Going abroad was always a far-off dream that was too wild to even waste energy thinking about, and yet, in no time I found myself standing at the top of the Berliner Dom looking over a city that takes up the same amount of space as the entire valley that I grew up in. That was undoubtedly one of the greatest defining moments of my life.
When it came time to graduate from WSU, I was still very nervous about my ability to find a decent job in the states. I needed an edge and I thought that grad school would get me there. I didn’t know how I would pay for two more years of school, so I applied for the Fulbright.
My application for the scholarship was strongest if I chose to study again in Germany and a quick Google search told me straight away that the Frankfurt School had the best Master of Finance program in the country. Unfortunately, I was only a semifinalist for the Fulbright, but the fact that there’s an entire category on my blog clearly says that I thought the Frankfurt School, its reputation, and the quality of education were worth the risk.
The Leap of Faith
As a whole, I have not been disappointed with my decision to move to Europe. Although at the moment I feel like I may have made a mistake deciding to pursue my Master of Finance, I am very happy with my ability to stick with the program, adapt to a new country and maintain some semblance of a work-life-school balance. The experience as a whole has been so eye-opening and everyday something relatively mundane is likely to make me stop and reflect on how far I’ve come.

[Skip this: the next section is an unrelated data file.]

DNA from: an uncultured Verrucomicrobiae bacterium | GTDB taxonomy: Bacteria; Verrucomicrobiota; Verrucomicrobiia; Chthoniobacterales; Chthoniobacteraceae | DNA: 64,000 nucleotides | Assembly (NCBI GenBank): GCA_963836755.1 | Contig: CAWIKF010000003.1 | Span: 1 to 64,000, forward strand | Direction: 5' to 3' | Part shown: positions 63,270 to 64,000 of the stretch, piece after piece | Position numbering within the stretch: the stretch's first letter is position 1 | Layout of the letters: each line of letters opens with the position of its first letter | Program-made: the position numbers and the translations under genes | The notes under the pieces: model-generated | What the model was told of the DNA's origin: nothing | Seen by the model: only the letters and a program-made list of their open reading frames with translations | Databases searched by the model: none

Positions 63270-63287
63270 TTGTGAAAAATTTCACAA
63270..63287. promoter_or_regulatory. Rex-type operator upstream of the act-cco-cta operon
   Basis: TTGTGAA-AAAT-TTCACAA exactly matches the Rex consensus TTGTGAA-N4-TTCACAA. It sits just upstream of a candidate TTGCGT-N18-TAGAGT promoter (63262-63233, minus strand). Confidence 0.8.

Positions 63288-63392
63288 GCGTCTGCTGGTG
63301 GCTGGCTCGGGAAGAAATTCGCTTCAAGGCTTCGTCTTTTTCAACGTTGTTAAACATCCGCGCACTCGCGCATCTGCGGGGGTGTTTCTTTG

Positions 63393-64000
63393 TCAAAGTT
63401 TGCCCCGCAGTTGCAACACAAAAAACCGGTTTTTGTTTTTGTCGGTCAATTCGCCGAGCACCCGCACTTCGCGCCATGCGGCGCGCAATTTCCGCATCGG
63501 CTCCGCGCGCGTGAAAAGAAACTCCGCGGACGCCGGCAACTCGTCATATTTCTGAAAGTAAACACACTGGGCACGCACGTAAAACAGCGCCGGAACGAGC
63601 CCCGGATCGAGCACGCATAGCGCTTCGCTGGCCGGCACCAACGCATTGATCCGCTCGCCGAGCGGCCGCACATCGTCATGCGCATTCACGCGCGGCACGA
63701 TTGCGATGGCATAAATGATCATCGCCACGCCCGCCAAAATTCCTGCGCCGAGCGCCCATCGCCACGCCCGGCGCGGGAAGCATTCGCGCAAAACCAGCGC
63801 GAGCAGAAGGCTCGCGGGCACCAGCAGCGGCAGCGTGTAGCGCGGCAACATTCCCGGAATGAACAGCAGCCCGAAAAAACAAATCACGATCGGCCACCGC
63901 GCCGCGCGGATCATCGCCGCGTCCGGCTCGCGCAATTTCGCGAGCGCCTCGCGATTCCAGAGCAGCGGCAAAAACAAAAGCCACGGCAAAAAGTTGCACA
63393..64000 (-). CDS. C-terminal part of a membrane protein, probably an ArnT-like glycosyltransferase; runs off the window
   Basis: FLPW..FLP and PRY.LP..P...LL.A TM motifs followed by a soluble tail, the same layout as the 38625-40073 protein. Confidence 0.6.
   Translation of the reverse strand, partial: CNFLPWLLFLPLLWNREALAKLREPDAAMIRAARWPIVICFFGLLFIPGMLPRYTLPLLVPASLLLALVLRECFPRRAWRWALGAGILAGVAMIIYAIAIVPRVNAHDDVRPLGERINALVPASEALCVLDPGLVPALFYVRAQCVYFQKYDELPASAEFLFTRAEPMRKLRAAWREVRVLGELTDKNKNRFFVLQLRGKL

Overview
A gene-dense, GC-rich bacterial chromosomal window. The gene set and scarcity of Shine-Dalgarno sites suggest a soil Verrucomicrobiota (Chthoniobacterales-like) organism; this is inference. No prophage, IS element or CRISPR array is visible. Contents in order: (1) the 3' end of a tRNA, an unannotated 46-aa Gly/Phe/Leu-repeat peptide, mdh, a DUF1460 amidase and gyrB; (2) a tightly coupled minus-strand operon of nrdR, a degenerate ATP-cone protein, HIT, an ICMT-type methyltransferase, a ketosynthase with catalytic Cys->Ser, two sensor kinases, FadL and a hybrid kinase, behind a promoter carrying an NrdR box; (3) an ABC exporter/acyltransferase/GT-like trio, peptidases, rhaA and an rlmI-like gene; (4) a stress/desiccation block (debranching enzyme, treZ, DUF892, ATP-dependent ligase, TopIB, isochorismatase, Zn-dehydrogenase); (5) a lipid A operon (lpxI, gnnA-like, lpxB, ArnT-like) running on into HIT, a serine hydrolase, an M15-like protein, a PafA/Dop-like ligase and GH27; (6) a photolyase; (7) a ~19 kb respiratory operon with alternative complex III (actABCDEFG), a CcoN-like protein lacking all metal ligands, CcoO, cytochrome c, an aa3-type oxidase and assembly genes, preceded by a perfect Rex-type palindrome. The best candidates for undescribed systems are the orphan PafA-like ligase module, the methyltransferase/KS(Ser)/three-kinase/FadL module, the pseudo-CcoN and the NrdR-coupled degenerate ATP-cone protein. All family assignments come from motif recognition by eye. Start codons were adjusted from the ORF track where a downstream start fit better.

Never in a million years did I think that I would have friends from all over the world, that I would be learning in one of the worlds best business schools or that I would walk down a hallway and hear a different language being spoken around every corner. If you asked me even two years ago, I would never have guessed that I would be taking a subway (or any form of public transportation) to work or be getting my paycheck in a foreign currency, and I would honesty even be surprised that I had a passport. And now here I am looking at moving to Italy next semester.
So in a nutshell, that’s the story of how I ended up in Germany. On the surface, it was a decision based on a scholarship strategy and Google but now that you all see where I come from I think it becomes clear that it’s so much more than that.
While his journey has physically brought me across the world, it’s brought me emotionally, spiritually and intellectually so much further than that. Every day I am thankful for this opportunity, for all the people who helped me along the way, and mostly, I’m thankful to my old self for having the audacity to set a goal and work towards it even with a lifetime’s worth of obstacles in her way.
This post is a modified version of the first draft of my Frankfurt School blog post. It’s much more personal than they were wanting for the site (which I completely understand), but I spent so much time on it that it would be a shame to let it go to waste. So, here you go. Enjoy!